Path To Self Awareness
Awareness One, Two, Three
I am told that Buddhist sutras open with the word Nyozgamon, which means ‘I heard it like this.’
What I like about these five words is that they make room for the listener to reflect back what was heard while still adding new depth and meaning.
Many years ago I heard a wonderful talk by the Buddhist teacher Joan Halifax on the ten steps toward self awareness. These steps are hidden from the eye but available to everyone. We can practice each step separately but when joined together, they become powerful tools for transformation.
The first step to increased self awareness is ATTENTION.
What kind of attention?
Attention to an inward watchfulness. When we practice this form of alert behavior, we bring awareness to the flow of feelings, thoughts, moods, fantasies, and sensations that lie within us.
Our interior life is a kaleidoscope of mental, emotional, and spiritual activity constantly in flux. How can we be self aware if we do not honor this activity? Of course if we are only inward, self absorption can be a danger, but attention to our inward emotions can lead to positive choices about how we want to be in the world.
The second step is AFFECT.
What kind of affect?
Affect that has a bias toward pro social emotions such as kindness, understanding, joy, and curiosity. These are the positive emotions that bathe us in pleasurable feelings and attract similar energies in others. These are not false or forced feelings, though they can be. Self awareness allows for choice and the choice to be curious, kind, understanding and joyful in the face of rigidity, meanness, confusion, and hatred are some of the most difficult and courageous choices we can make.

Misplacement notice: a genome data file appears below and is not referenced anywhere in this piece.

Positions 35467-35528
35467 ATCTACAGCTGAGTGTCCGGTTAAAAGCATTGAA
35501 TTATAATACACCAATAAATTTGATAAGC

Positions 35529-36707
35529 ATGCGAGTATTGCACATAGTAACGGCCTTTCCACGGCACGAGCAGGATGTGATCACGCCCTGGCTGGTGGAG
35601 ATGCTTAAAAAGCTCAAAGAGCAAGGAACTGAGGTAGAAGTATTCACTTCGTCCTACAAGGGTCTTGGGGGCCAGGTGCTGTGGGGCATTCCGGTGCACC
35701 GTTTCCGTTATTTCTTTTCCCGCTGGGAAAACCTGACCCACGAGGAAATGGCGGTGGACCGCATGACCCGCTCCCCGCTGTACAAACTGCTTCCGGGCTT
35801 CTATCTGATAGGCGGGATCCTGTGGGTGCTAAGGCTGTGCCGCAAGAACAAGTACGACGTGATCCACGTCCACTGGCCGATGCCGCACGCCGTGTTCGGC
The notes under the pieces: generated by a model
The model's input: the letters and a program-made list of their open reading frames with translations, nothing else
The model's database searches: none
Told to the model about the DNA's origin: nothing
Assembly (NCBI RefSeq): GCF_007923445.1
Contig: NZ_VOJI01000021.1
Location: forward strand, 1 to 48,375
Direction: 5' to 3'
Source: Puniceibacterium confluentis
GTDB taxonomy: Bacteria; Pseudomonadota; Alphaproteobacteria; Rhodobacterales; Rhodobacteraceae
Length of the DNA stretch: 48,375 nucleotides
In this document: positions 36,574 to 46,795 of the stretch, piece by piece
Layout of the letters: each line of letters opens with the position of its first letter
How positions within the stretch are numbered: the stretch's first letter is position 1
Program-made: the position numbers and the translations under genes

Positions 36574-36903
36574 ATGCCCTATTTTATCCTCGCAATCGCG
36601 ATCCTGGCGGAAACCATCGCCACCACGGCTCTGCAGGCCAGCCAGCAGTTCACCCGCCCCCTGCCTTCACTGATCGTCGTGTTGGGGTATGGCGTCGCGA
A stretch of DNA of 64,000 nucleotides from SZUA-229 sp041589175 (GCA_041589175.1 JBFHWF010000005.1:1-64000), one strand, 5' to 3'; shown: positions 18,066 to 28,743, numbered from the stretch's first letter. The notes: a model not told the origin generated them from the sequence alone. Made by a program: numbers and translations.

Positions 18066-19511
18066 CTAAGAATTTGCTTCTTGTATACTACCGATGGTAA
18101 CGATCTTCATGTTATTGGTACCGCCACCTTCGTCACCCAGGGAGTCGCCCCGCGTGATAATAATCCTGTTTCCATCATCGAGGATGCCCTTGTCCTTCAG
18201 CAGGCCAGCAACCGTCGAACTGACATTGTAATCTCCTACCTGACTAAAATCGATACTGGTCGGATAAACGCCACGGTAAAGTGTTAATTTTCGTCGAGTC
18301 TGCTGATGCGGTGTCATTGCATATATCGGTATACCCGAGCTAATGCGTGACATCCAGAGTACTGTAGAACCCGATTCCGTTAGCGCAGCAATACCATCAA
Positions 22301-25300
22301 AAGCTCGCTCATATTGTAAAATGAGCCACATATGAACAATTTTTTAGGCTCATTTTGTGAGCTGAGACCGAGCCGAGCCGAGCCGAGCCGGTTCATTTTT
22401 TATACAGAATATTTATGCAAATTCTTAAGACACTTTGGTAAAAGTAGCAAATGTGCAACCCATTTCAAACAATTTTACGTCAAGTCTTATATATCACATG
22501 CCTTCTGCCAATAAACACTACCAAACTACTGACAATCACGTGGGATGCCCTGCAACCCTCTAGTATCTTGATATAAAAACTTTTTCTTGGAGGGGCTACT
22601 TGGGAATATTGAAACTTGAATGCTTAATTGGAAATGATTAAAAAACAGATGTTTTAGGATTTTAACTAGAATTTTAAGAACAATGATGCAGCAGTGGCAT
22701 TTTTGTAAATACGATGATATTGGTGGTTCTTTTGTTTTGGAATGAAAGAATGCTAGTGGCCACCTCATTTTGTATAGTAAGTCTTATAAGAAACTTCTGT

The third step is INTENTION.
What kind of intention?
Intention that has a high regard for unselfishness. Often, we are unconscious of our own motives, going through our day reacting to people and events with habitual behavior. We smile at what amuses us and frown at what frustrates or annoys us. Certainly we pay attention to others, but not with any particular intention to listen, comfort, or care for them.
When we set our intention to be considerate of others, remarkable things can happen. Possibly it is in small steps, like letting someone go ahead of us in line or preparing a meal for a friend who is ill. Sometimes it can have larger consequences. I know a business executive who said his life was changed when he approached his staff with a “generosity of intent.” Setting an intention for unselfishness creates a tension, balancing our own needs and perspectives with the needs and perspectives of others. This tension makes us wake up to a higher purpose in life and directs us down the path of compassion.